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The “Open Closed Principle” is usually summarised as code should be “open to extension” but “closed to modification”. The way I often express it is that when I am adding a new feature to an application, I want to as much as possible be writing new code, rather than changing existing code.

However, I noticed there has been some pushback on this concept from none other than the legendary Jon Skeet. His objection seems to be based on the understanding that OCP dictates that you should never change existing code. And I agree; that would be ridiculous. It would encourage an approach to writing code where you added extensibility points at every conceivable juncture – all methods virtual, events firing before and after everything, XML configuration allowing any class to be swapped out, etc, etc. Clearly this would lead to code so flexible that no one could work out what it was supposed to do. It would also violate another well-established principle – YAGNI (You ain’t gonna need it). I (usually) don’t know in advance in what way I’ll need to extend my system, so why complicate matters by adding numerous extensibility points that will never be used (or more likely, still need to be modified before they can be used)?

So in a nutshell, here’s my take on OCP. When I’m writing the initial version of my code, I simply focus on writing clean maintainable code, and don’t add extensibility points unless I know for sure they are needed for an upcoming feature. (so yes, I write code that doesn’t yet adhere to OCP).

But when I add a new feature that requires a modification to that original code, instead of just sticking all the new code in there alongside the old, I refactor the original class to add the extensibility points I need. Then the new feature can be added in an isolated way, without adding additional responsibilities to the original class. The benefit of this approach is that you get extensibility points that are actually useful (because they are being used), and they are more likely to enable further new features in the future.

OCP encourages you to make your classes extensible, but doesn’t stipulate how you do so. Here’s some of the most common techniques:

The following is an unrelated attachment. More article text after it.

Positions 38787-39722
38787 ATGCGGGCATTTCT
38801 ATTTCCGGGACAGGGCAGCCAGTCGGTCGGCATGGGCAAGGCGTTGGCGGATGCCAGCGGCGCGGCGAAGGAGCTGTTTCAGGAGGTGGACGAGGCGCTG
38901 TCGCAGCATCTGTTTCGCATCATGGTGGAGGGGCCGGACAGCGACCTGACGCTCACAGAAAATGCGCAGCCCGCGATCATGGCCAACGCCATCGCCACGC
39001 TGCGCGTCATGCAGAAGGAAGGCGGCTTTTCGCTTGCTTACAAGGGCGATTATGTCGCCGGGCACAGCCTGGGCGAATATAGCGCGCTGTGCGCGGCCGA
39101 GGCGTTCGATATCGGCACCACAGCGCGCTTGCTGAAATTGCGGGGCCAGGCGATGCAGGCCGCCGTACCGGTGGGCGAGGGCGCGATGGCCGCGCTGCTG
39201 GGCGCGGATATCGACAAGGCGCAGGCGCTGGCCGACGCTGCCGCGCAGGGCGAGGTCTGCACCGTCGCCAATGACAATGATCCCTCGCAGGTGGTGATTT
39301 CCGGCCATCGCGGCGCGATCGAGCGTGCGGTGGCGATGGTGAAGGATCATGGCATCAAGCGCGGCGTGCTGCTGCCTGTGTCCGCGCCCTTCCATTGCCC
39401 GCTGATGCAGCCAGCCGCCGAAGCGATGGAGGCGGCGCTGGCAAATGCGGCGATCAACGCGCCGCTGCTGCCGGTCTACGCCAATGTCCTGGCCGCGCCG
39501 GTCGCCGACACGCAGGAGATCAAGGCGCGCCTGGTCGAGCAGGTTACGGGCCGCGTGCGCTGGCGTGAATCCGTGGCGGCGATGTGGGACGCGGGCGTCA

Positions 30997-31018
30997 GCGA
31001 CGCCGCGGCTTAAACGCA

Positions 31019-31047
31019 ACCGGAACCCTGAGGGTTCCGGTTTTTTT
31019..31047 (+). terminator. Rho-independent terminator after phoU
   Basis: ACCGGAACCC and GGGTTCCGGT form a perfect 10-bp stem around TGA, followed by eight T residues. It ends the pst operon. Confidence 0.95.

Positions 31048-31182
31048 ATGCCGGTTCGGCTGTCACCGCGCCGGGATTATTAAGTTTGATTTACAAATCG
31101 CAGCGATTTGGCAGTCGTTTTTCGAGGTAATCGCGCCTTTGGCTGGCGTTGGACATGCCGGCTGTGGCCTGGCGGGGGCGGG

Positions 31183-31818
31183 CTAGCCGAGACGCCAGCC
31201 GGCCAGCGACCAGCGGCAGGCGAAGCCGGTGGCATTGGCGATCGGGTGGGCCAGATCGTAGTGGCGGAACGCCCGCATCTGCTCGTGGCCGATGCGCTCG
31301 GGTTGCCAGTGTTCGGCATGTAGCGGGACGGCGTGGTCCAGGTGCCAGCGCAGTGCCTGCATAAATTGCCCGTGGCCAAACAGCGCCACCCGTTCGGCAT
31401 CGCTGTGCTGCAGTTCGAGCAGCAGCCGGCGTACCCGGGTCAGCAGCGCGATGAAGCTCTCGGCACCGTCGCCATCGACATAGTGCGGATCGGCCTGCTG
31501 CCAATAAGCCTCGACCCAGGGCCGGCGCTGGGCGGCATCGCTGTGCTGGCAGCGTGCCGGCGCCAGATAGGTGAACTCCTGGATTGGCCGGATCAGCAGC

• Pass dependencies as interfaces into your class allowing callers to provide their own implementations
  • Add events to your class to allow people to hook in and insert steps into the process
  • Make your class suitable as a base class with appropriate virtual methods and protected fields
  • Create a “plug-in” architecture which can discover plugins using reflection or configuration files

It is clear that OCP is in fact very closely related to SRP (Single Responsibility Principle). Violations of OCP result in violations of SRP. If you can’t extend the class from outside, you will end up sticking more and more code inside the class, resulting in an ever-growing list of responsibilities.

In summary, for me OCP shouldn’t mean you’re not allowed to change any code after writing it. Rather, it’s about how you change it when a new feature comes along. First, refactor to make it extensible, then extend it. Or to put it another way that I’ve said before on this blog, “the only real reasons to change the existing code are to fix bugs, and to make it more extensible”.


Comment by Joshua Lewis

The way I've come to think of the SOLID Principles is that they provide a vocabulary for particular code smells, which effectively point to the introduction of technical debt. I've not read Skeet's opinion but I agree with him. In the beginning, code *can't* be OCP compliant because we don't know what extension points are needed, because we don't know how, where or when the code will be subject to change.
What's important to realise about the SOLID Principles is that one cannot prove that a design is SOLID compliant, because for any design, I can introduce a change that will introduce a violation to one or more of the SOLID Principles. And this is their power. SOLID violations are telling us that the design we've used until now doesn't cater for the current change. One or more of the assumptions we made (about how and where the system will change) when we came up with the design has just been shown to be invalid. This is very useful information: do we 'remodel' and redesign the code so that it is 'SOLID compliant', and decide not to take on Technical Debt, or do we decide not to remodel now, live with the SOLID violaton, and take on some (deliberate and prudent) Technical Debt?

Joshua Lewis